Dawn Behan owns Woodbine Books in Kilcullen, Co. Kildare. It sells new books and school books, and won Independent Bookshop of the Year in 2018.
How long have you been in business?
It will be three years in September.
How did you get into the bookselling business?
Well, I have absolutely no background in bookselling. I used to work in IT — for 18 years, from the time I left college, I worked for an American multi-national. It was the usual story, they were having voluntary redundancies and I could see kind of the way things were going, the numbers were getting smaller and smaller. So I just thought, what would I like to do?
It was a nice job, with lovely people, but it wasn’t something that I loved. So when I thought about what would I like to do, books were the thing that I really loved. As well as that, I live in Kildare and I used to commute up and down to Dublin. And I thought it would be nice to not have to get up at half-five in the morning, and to be able to work close to home, in the local town, to give something back to the community. People didn’t really think it would work but I did.
People thought I was mad because Kilcullen is a very small town but I knew that there had to be other people like me out there who would support a bookshop.
What were the challenges in establishing the business?
I spent about two years looking for premises — I thought I was never going to find one. I had actually started to look in other towns around Kilcullen but then I got lucky.
There was a pet shop in the town and one day I was walking past and it had a sign saying that it was closed down. I called in to the hardware shop next door, to see if they knew the story.
They actually owned the building and they let me do basically what I wanted with it, and the rent was really reasonable as well. It worked out really well.
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More photos from yesterday’s @celticcon in @dunamaise.arts.centre - had a lovely chat with @splinister who kindly signed a copy of her book Twin Peaks Fire Walk with Me and then had the pleasure of meeting my every Irish child’s hero @donconroyartist! Looking forward to doing it all over again tomorrow in Newbridge Town Hall 📚✨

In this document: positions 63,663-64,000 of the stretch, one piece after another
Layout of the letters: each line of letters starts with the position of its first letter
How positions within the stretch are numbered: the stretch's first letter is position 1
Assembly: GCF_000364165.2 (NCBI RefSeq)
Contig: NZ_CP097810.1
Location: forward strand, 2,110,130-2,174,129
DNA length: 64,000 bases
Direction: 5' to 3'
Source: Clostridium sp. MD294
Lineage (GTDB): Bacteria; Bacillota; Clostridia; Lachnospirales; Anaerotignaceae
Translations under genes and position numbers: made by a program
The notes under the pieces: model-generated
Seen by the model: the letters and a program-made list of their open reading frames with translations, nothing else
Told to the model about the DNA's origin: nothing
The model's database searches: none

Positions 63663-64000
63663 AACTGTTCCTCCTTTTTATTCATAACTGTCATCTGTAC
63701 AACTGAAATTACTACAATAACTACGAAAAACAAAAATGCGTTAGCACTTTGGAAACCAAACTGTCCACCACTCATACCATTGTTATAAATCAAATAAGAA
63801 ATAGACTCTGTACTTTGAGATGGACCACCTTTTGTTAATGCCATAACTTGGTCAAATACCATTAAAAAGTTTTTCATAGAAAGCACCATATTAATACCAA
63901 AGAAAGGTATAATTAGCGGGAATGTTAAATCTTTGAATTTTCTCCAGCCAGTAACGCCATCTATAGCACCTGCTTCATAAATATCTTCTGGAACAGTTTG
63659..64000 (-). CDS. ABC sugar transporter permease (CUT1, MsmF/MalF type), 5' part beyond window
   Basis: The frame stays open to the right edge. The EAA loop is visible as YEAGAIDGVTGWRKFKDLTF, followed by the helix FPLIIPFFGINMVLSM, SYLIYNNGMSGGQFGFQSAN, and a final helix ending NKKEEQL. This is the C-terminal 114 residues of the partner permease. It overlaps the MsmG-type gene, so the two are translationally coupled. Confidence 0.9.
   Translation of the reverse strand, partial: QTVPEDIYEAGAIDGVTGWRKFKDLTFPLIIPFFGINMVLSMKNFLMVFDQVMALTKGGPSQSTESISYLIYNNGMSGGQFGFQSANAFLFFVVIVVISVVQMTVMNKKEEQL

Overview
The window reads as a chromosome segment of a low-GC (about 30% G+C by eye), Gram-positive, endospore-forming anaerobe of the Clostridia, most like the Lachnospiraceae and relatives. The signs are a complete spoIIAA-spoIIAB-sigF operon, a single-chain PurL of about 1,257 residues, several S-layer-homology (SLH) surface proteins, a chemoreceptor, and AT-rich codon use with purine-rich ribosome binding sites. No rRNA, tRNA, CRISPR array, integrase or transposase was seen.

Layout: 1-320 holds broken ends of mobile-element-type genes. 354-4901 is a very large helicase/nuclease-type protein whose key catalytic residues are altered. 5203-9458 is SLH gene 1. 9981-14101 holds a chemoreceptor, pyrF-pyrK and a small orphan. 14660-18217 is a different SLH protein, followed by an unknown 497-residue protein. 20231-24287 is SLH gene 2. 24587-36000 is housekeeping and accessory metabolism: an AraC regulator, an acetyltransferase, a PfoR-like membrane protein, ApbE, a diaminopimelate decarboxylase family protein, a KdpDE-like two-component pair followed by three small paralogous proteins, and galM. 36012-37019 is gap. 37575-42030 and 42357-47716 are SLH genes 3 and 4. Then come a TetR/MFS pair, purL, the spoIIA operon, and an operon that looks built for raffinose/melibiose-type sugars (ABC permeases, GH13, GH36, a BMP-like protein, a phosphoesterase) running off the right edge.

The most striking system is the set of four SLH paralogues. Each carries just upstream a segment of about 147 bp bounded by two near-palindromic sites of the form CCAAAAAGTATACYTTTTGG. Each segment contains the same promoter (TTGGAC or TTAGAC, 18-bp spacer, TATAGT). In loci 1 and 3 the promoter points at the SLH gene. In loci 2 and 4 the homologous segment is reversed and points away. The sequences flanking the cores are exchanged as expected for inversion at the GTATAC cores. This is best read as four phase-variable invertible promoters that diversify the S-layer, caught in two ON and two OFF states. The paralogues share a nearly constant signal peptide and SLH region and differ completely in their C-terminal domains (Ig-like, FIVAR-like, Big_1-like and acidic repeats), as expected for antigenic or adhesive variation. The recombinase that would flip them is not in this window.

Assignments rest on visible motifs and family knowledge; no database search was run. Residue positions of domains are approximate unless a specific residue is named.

What kind of books do you stock?
We try to keep as broad a selection as we can. We do have the bestsellers and big names but we try not to focus on them too much.
People can buy those titles in the supermarket, they’re not going to go out of their way to come to you, so you have to offer them something different. We try to keep more quirky, niche books — we have a lot of local authors and people who self-publish who ask us to stock their book. We always say yes, because we don’t have anything to lose — it’s something that people are not going to see everywhere, and it helps authors. We’re all struggling together so it’s nice to try and give somebody else a hand as well. We have a big kids section. It’s so important — even people who don’t read will buy books for their kids. Also, kids don’t want to read on tablets or Kindles — they want a picture book, they want to be able to turn the pages, to bring it to bed.
Kids are really avid readers and there are so many absolutely gorgeous kids books out there. The problem is how do you scale back on kids books more than anything? We also have kids’ book clubs on Saturdays — they’re oversubscribed, we actually have a waiting list, it’s brilliant.
Have you felt the effects of online retail?
We haven’t really. Because we’re only open three years we missed the worst of it. I know from talking to other booksellers, they do have people coming in taking photographs of books or saying ‘can you match Amazon prices’ or whatever. We never have that — if people do take a photograph of book, they’ll ask and say they’re only taking it because they want to remember it.
People come in because they like the experience of being able to pick up the books and look through them, and maybe something catches their eye that they hadn’t heard of. Because when you shop online, either you have to know what you want or an algorithm is going to tell you what it thinks you want.
But in the shop, you can strike up a conversation with somebody who works here or somebody who just happens to be in the shop and you go home with a book that you’ve never heard of that’s absolutely brilliant.
What was it like to win Independent Bookshop of the Year?
It was brilliant, it really boosted our profile and brought in a lot of people who didn’t know we were here. Some people will come off the motorway to have a look. It’s like some people read about restaurants and say, oh, yeah, I have to go there, there are people who do the same with bookshops.
This year we were shortlisted, and we were sent on the comments that were submitted by customers — it was nearly better than winning because they are the people who come in every day. It is lovely to see that you are doing something right.